Supreme Court's Immigration Decision Unlikely to Ease Immigrants' Concerns


Who doesn't like a chat with the cops under the hot sun?

When people in my piece of Arizona fret about Arizona's SB 1070 — the immigration law trimmed to fit by the U.S. Supreme Court's decision in Arizona v. United States (PDF) — the issue that comes up most often is fear of being pulled over and questioned by the police. It's not that the other provisions aren't important, but immigrants mostly encounter the law in the form of flashing blue and red lights in the rearview mirror and awkward conversations by the side of the road. The Supreme Court struck down several of the law's provisions, but left intact the requirement that police officers inquire into immigration status. It's hard to see the climate for immigrants changing much in Arizona with the prospect of police stops and status checks left in place.

Again, the Supreme Court struck down important provisions of the law. Section 3 had criminalized failure to comply with alien-registration requirements, on the grounds that the law "intrudes on the field of alien registration, a field in which Congress has left no room for States to regulate." Section 5(c) made it a misdemeanor for illegal immigrants to look for or perform work in Arizona — a step too far, said the court, because "Congress decided it would be inappropriate to impose criminal penalties on unauthorized employees. It follows that a state law to the contrary is an obstacle to the regulatory system Congress chose." And Section 6 let Arizona cops arrest anybody "the officer has probable cause to believe … has committed any public offense that makes the person removable from the United States" — again overextending state authority because "As a general rule, it is not a crime for a removable alien to remain in the United States" and it's the federal government's prerogative to make such an offense arrestable or not arrestable.

But that leads those much feared ad hoc immigration-status interrogations by the police, based in Section 2(b), which reads:

For any lawful contact made by a law enforcement official or a law enforcement agency of this state or a law enforcement official or a law enforcement agency of a county, city, town or other politicial subdivision of this state where reasonable suspicion exists that the person is an alien who is unlawfully present in the United States, a reasonable attempt shall be made, when practicable, to determine the immigration status of the person, except if the determination may hinder or obstruct an investigation. Any person who is arrested shall have the person's immigration status determined before the person is released.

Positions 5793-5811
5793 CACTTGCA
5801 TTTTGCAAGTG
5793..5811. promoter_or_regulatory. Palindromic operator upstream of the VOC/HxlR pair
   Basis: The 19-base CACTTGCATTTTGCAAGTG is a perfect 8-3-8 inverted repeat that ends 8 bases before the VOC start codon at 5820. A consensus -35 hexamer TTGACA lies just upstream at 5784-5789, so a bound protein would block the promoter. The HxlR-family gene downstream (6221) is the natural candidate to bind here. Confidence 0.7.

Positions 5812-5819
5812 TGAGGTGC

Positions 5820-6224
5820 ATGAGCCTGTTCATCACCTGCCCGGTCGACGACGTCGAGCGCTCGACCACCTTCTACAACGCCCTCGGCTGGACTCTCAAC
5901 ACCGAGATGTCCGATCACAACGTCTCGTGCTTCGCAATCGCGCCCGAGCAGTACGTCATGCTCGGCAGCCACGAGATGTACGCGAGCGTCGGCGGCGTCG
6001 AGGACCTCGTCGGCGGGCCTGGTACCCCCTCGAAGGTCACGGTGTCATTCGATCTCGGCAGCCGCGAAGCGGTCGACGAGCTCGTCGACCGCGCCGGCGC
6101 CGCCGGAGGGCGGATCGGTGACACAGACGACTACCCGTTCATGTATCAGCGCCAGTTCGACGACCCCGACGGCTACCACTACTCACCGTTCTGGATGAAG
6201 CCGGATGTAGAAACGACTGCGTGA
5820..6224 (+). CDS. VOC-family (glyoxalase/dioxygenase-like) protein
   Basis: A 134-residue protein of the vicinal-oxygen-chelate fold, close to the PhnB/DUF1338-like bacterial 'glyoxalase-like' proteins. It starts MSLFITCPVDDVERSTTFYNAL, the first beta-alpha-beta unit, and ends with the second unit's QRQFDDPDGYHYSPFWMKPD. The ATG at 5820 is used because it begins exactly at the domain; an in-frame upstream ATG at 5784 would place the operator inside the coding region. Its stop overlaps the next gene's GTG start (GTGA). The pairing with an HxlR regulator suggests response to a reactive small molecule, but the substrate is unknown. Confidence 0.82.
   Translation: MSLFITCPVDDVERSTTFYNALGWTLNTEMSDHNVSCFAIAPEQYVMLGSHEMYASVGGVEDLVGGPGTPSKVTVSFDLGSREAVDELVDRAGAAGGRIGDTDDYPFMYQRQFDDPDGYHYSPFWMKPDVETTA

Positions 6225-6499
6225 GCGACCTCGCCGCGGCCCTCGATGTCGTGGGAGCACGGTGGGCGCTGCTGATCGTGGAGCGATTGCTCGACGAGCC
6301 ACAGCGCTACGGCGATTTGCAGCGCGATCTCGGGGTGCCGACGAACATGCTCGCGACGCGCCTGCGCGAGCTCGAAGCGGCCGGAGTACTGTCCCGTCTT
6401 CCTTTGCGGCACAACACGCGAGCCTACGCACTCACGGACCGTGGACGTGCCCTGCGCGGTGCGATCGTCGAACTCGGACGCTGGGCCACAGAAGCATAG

The Supreme Court's majority ruled that this section of the law should stand, at least for now, because "[i]t was improper to enjoin §2(B) before the state courts had anopportunity to construe it and without some showing that §2(B)'s enforcement in fact conflicts with federal immigration law and its objectives." The provision may be open to further litigation depending on how it's applied, but the majority saw no inherent conflict with federal law.

But "lawful contact" is, of course, a wide-open standard in an age when even a casual drive can turn into an opportunity to say hello to your local law-enforcement officers who have access to a host of rules and regulations providing opportunities for "pretext stops." As the Corvallis Gazette-Times reported five years ago, "civil rights advocates argue that problems can arise because police have such wide latitude in enforcing traffic laws that, if they really want to, they can pull virtually anyone over at any time."

In Maricopa County, in particular, Sheriff Joe Arpaio and his deputies have been so enthusiastic in their efforts to root out anybody who might be in the country illegally, that they got tagged by the U.S. Department of Justice for taking racial profiling into bold new ground.

I've written before that Maricopa County has become a no-go zone for many of my wife's patients, legal or illegal, who so fear a police encounter that they forego opportunities to take their children to medical specialists in the Phoenix area. With the National Immigration Forum warning that the "Supreme Court upholds pointy end of the sword of Arizona's immigration law," and with Governor Jan Brewer, a booster of the law, calling the decision a victory, there's no reason to believe those fears will disappear any time soon.